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OPCW Tests DoD Lab’s Biomedical Analysis Proficiency

Forensic Analytic Center team member Tim Allan. Credit: ECBC

Edgewood Chemical Biological Center (ECBC) is now one of only two laboratories in the United States that is permitted to analyze OPCW biomedical samples recovered from sites where there is a suspected use of chemical warfare agents.

The Forensic Analytical Center at ECBC earned an “A” grade from the Organization for the Prohibition of Chemical Weapons (OPCW) following its first-ever biomedical proficiency test.

As a part of its responsibility to protect the Chemical Weapons Convention (CWC), the OPCW has designated laboratories worldwide that are equipped and ready to analyze samples such as soil, water, and blood from suspected contaminated sites.

The ECBC Forensic Analytical Center is one of only 19 labs designated worldwide by the OPCW for environmental sample analysis and one of only 17 labs designated worldwide by the OPCW for biomedical sample analysis to confirm the presence of nerve agents and other chemical weapons.

ECBC’s Forensic Analytical Center was the first U.S. laboratory to become a designated OPCW laboratory. They were given that status by the Director General of the OPCW in 1996. In order to maintain accreditation, all OPCW laboratories must adhere to strict administrative guidelines and successfully complete and maintain a three-year rolling average of at least two “As” and one “B”.

The Center’s scientists and technicians conduct highly sophisticated chemical and forensic analysis for monitoring the proliferation of weapons of mass destruction (WMD), as well as analysis of samples associated with possible terrorist attacks or breaches of security.

The Forensic Analytical Center features a wide range of analysis capabilities, including:

  • Cell culture
  • Biochemical identification
  • PCR
  • ATR
  • Reflectance
  • HATR
  • Ion chromatograph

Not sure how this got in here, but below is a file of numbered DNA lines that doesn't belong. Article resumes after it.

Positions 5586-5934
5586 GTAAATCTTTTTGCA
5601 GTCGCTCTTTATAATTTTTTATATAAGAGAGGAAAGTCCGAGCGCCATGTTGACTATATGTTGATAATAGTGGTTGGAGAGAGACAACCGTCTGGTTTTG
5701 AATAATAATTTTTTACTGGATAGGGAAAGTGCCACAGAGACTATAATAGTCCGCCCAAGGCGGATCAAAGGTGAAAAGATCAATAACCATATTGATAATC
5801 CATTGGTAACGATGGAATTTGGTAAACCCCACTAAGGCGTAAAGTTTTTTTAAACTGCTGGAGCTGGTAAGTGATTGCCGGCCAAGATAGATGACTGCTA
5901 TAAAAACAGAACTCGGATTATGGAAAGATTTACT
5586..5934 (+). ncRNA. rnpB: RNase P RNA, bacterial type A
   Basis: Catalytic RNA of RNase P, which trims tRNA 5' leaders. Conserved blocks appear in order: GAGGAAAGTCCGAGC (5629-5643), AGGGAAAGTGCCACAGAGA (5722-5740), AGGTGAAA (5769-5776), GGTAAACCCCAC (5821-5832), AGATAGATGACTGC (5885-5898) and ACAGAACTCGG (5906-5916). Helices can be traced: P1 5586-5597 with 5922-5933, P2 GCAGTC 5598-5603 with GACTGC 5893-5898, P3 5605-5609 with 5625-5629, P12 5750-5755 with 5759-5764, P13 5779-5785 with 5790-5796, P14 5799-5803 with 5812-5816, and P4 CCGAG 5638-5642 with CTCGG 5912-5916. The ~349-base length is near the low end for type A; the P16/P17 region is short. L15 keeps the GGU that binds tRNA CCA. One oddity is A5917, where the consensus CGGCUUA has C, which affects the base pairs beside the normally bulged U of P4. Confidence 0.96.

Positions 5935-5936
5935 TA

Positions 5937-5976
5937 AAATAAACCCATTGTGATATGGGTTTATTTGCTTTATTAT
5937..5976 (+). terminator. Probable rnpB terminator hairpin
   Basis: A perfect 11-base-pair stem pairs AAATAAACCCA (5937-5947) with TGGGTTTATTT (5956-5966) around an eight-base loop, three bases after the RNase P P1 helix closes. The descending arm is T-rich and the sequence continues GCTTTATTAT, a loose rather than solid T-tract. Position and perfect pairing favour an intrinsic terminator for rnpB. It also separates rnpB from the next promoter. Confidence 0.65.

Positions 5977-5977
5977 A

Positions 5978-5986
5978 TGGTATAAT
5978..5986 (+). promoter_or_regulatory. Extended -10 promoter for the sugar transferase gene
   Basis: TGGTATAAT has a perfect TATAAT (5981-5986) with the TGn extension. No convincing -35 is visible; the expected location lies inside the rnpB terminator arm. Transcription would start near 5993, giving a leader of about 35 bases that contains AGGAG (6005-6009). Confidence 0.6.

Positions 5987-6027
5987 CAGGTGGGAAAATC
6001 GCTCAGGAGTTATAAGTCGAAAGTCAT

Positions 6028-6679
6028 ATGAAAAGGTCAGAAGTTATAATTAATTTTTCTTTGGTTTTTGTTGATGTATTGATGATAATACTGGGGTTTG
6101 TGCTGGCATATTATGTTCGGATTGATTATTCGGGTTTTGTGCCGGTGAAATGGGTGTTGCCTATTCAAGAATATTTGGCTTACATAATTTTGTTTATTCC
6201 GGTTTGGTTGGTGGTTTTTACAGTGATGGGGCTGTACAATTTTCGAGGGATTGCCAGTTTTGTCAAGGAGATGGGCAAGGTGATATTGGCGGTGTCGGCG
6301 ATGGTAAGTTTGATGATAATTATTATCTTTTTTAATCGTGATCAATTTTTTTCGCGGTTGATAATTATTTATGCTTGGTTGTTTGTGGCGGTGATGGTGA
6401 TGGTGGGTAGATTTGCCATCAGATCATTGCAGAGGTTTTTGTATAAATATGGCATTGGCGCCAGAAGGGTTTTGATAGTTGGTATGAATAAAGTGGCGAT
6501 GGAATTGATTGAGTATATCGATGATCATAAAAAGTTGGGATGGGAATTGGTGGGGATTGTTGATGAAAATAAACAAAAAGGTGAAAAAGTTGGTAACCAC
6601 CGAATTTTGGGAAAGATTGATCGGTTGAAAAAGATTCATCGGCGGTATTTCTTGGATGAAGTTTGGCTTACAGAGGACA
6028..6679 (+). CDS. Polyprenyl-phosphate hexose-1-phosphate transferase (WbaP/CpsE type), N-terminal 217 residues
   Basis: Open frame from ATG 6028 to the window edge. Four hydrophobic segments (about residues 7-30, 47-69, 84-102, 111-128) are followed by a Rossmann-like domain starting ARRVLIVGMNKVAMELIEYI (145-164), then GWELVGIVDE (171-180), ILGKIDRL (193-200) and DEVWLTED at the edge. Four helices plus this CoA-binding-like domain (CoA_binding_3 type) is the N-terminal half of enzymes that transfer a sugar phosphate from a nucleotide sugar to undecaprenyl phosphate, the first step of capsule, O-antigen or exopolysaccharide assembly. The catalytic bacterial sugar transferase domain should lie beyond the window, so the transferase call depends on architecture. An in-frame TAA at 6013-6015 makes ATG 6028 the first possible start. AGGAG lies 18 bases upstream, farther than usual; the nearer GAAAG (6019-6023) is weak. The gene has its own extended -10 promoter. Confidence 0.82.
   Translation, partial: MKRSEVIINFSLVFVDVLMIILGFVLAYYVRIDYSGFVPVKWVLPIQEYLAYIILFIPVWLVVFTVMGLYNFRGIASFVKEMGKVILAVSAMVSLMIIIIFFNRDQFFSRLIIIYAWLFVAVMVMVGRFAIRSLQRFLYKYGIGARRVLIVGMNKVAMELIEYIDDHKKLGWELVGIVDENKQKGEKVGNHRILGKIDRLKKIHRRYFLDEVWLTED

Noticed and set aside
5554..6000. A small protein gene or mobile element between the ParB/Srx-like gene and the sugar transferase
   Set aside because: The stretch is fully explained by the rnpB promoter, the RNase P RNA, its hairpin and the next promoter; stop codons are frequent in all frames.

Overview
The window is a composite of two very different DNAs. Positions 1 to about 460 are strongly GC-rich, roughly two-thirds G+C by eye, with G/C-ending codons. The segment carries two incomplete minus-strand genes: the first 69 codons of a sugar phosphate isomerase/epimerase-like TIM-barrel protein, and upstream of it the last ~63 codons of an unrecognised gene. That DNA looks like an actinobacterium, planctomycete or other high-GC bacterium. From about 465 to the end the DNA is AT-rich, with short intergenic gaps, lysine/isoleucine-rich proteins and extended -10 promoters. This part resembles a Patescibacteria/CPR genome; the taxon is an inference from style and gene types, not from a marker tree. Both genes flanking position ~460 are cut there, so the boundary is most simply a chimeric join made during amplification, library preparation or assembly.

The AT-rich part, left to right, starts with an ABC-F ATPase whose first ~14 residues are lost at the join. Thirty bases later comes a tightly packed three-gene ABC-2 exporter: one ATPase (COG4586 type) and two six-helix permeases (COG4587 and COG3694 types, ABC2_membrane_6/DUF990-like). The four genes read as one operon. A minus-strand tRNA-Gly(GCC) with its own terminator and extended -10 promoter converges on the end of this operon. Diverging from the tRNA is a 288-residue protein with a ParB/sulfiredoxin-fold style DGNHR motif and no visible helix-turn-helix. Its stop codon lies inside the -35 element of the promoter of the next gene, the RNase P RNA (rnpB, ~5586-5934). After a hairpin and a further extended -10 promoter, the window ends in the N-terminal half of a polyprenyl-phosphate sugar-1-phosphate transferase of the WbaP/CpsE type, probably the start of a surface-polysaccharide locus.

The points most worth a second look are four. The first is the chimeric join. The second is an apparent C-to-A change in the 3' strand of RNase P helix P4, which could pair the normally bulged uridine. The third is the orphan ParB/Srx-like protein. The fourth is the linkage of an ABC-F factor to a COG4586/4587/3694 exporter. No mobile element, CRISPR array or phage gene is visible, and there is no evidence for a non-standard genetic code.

• Capillary zone electrophoresis
  • Nuclear magnetic resonance (NMR)

The only other OPCW-designated laboratory in the U.S. is the Lawrence Livermore National Laboratory in California.

Historically, the OPCW has focused on environmental samples such as soil or water for proficiency tests. In 2009, to address the need for capability to provide proof of human exposure to chemical agent, OPCW started to conduct international practice exercises using biomedical samples. In 2016, after five practice exercises, the OPCW administered its first biomedical proficiency test, in which ECBC participated.

The biomedical proficiency test presented new challenges to the team. In the biomedical tests, there are smaller amounts of available sample. Also, biomedical samples tend to require more preparation time, and are more complex. “The spiking levels for the biomedical test are typically 2-3 orders of magnitude lower than the environmental samples, so we are measuring chemicals in the low part per billion level,” said E. Alex Jestel, part of the testing team. “The analysis of biomedical samples is much more focused since a specific agent is suspected based on either previous environmental analysis and/or symptoms of exposure. For environmental samples we run numerous analyses to look for an extensive target list, while for biomedical we are only doing one or two analyses, but each one can take a couple days.”

Edgewood’s Forensic Analytical Center completed the environmental proficiency test shortly after the biomedical. They have received an “A” and continue their partnership and status as an OPCW-designated laboratory that can receive both environmental and biomedical samples.

“Because of this designation we are officially allowed to receive biomedical samples from OPCW which demonstrates we are both technically and logistically capable of doing the analysis and preparing a legally defensibly report,” said Jestel. “It’s a feather in our cap, but it also ensures that U.S. diplomats and the Department of Defense have internationally recognized capability for analysis of both biomedical and environmental samples in a legally defensible manner”.

Adapted from ECBC for context and format by CBRNE Central.

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